Solving Oblique Triangles Using the Law of Cosines

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  • 0:01 Law of Cosines
  • 1:09 Oblique Triangles
  • 1:59 Example 1
  • 3:24 Example 2
  • 5:36 Lesson Summary
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Lesson Transcript
Instructor: Yuanxin (Amy) Yang Alcocer

Amy has a master's degree in secondary education and has taught math at a public charter high school.

After watching this video lesson, you will be able to use the law of cosines to help you find a missing side or missing angle of any kind of triangle. Also, you will see what oblique triangles are.

Law of Cosines

This video lesson will show you how you can use the law of cosines, a formula to help you solve all kinds of triangles, to help you find the missing side or angle of any kind of triangle. The formula looks very similar to the Pythagorean Theorem, a^2 + b^2 = c^2, with just one difference. Here it is:

law of cosines

The only difference between the law of cosines and the Pythagorean Theorem is that we have a minus 2ab cos (C). An easy way to remember this part is to remember a, b, and c again. We have a, b, and c again, so we have a 2 in front. See if you can think of other memory tricks to help you remember this formula.

Just like in the Pythagorean Theorem, our small letters a, b, and c stand for the sides of the triangle. But since this formula works for any kind of triangle, our letter c can be for any side of the triangle, not just the hypotenuse of a right triangle. The large letter C at the end stands for the angle C that is opposite side c.

law of cosines

Oblique Triangles

In this video lesson, we are specifically looking at oblique triangles. These are triangles that are not right triangles. What kinds of triangles does this cover? It covers all kinds of triangles. It covers acute triangles, scalene triangles, obtuse triangles, and even equilateral triangles. Any kind of triangle that is not a right triangle is an oblique triangle.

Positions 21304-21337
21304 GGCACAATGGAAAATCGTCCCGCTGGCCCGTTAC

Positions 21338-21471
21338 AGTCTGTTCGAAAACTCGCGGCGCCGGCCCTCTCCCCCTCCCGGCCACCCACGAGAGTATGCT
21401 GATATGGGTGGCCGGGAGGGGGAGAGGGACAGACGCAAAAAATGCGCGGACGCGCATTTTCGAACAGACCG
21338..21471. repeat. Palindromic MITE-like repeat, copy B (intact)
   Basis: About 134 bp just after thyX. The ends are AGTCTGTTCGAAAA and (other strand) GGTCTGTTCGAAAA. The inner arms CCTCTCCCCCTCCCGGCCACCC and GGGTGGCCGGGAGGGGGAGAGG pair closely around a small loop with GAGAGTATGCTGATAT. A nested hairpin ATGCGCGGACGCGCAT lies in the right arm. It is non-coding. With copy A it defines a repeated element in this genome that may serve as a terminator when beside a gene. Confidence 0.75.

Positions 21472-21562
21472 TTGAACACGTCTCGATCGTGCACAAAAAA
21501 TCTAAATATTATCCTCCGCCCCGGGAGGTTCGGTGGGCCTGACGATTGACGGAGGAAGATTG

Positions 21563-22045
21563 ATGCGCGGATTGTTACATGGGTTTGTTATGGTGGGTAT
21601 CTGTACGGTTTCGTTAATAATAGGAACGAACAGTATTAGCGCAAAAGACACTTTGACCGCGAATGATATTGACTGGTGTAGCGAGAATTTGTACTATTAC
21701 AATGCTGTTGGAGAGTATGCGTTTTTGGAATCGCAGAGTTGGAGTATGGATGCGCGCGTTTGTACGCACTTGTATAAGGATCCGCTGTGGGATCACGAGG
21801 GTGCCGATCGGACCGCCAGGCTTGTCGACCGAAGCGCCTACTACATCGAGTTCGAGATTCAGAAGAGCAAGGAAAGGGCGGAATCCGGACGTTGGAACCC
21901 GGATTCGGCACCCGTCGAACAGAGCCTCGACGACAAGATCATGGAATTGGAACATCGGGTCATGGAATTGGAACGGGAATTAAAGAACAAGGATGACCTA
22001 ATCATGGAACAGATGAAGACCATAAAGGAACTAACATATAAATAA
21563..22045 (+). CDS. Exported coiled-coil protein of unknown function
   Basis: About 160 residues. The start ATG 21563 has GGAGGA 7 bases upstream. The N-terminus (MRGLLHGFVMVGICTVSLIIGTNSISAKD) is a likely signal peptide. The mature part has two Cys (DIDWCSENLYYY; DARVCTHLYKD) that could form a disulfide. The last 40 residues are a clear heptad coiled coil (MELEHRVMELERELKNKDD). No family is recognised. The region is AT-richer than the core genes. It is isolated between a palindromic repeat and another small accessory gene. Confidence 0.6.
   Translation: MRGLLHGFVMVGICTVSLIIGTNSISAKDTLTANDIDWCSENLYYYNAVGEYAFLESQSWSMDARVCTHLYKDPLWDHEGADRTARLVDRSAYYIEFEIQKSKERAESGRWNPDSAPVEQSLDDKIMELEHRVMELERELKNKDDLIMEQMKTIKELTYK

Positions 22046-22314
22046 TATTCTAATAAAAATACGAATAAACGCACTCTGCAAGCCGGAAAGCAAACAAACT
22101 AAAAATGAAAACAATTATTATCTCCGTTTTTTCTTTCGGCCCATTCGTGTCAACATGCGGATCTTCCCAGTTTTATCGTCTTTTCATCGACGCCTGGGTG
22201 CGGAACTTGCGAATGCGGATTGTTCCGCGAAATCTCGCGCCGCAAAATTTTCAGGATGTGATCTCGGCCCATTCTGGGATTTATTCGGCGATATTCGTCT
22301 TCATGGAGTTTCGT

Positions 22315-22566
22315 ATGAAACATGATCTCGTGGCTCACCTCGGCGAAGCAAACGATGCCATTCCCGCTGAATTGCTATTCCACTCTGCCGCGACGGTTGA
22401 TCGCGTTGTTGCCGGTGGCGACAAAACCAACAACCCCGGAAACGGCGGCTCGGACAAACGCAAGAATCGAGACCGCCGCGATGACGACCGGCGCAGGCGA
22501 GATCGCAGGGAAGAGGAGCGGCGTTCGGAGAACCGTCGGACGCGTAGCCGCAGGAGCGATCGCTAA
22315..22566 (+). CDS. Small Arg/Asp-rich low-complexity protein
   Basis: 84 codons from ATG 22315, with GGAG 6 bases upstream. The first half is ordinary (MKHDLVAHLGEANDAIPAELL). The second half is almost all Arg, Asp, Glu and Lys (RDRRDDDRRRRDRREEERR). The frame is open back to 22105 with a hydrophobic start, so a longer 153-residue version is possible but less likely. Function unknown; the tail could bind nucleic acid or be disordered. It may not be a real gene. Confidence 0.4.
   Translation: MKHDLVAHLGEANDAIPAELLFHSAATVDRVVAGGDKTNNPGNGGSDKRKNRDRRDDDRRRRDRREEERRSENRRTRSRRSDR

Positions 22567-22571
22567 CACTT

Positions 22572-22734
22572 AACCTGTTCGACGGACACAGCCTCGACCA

Looking at the formula, we can see that it can help us to find the measurement of side c if we know the measurement of the other two sides, a and b, along with the angle opposite side c. We can also find the measure of angle C if we know the measurements of all three sides. We can solve for the measure of angle C by doing some algebraic rearranging of the formula.

Do you want to see a couple of examples of how this is done?

Example 1

Let's look at this example, where we want to find the measurement of a missing side.

Find side c.

law of cosines

If this triangle wasn't labeled in any way, we could simply label the side we want as side c since that will make our formula easier to use. Because the formula works for any triangle, it doesn't matter which side we label with a, b, or c. We can label it any way that will make our problem solving easier.

In this case, the side we want to find is already labeled as side c, which helps us out a lot. We can go ahead and label the other two sides as a and b. Again, it doesn't matter which is which. So, I will go ahead and label the 7 as side a and the 10 as side b. Our angle C, the angle opposite the side we want to find, is 81. Now, we have a = 7, b = 10, and C = 81. We plug in these values into our formula.

law of cosines

Now we can evaluate the formula and then solve it. We get c^2 = 49 + 100 - 140 cos (81) = 149 - 21.9 = 127.1. Taking the square root, we get c = 11.27. So, our side measures about 11.27. When you are finding a missing side, don't forget to finish off by taking the square root to get side c by itself.

Example 2

Now, let's look at an example where we find a missing angle. Remember what I said about how we can label our triangle so that it helps us to use the formula? Whatever angle we are looking for, we can label it as angle C, the side opposite it as side c, and the other two sides as side a and side b.

Find the measure of angle x.

law of cosines

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